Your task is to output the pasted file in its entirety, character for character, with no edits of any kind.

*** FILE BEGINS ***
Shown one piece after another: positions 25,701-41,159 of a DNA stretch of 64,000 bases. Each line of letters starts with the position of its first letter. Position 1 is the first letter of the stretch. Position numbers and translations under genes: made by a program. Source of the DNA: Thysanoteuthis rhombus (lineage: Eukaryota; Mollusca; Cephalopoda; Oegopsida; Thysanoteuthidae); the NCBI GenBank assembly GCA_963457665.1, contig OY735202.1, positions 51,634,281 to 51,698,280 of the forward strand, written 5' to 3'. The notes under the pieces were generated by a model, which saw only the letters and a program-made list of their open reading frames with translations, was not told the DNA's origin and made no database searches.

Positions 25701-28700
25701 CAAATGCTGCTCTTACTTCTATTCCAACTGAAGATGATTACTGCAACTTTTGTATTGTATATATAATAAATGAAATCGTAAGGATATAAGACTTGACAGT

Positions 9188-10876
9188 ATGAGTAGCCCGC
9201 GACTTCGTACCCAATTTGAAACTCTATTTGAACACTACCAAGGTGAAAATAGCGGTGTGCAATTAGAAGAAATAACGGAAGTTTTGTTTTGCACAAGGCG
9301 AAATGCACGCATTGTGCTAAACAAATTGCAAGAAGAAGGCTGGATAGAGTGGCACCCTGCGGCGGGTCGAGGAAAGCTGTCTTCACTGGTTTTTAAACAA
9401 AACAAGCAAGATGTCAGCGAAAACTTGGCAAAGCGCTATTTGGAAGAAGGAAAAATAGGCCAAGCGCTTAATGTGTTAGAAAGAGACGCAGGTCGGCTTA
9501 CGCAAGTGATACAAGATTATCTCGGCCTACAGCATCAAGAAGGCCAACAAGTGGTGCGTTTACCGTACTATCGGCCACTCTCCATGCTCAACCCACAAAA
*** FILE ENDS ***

Shown one piece after another: positions 25,701-41,159 of a DNA stretch of 64,000 bases. Each line of letters starts with the position of its first letter. Position 1 is the first letter of the stretch. Position numbers and translations under genes: made by a program. Source of the DNA: Thysanoteuthis rhombus (lineage: Eukaryota; Mollusca; Cephalopoda; Oegopsida; Thysanoteuthidae); the NCBI GenBank assembly GCA_963457665.1, contig OY735202.1, positions 51,634,281 to 51,698,280 of the forward strand, written 5' to 3'. The notes under the pieces were generated by a model, which saw only the letters and a program-made list of their open reading frames with translations, was not told the DNA's origin and made no database searches.

Positions 25701-28700
25701 CAAATGCTGCTCTTACTTCTATTCCAACTGAAGATGATTACTGCAACTTTTGTATTGTATATATAATAAATGAAATCGTAAGGATATAAGACTTGACAGT

Positions 9188-10876
9188 ATGAGTAGCCCGC
9201 GACTTCGTACCCAATTTGAAACTCTATTTGAACACTACCAAGGTGAAAATAGCGGTGTGCAATTAGAAGAAATAACGGAAGTTTTGTTTTGCACAAGGCG
9301 AAATGCACGCATTGTGCTAAACAAATTGCAAGAAGAAGGCTGGATAGAGTGGCACCCTGCGGCGGGTCGAGGAAAGCTGTCTTCACTGGTTTTTAAACAA
9401 AACAAGCAAGATGTCAGCGAAAACTTGGCAAAGCGCTATTTGGAAGAAGGAAAAATAGGCCAAGCGCTTAATGTGTTAGAAAGAGACGCAGGTCGGCTTA
9501 CGCAAGTGATACAAGATTATCTCGGCCTACAGCATCAAGAAGGCCAACAAGTGGTGCGTTTACCGTACTATCGGCCACTCTCCATGCTCAACCCACAAAA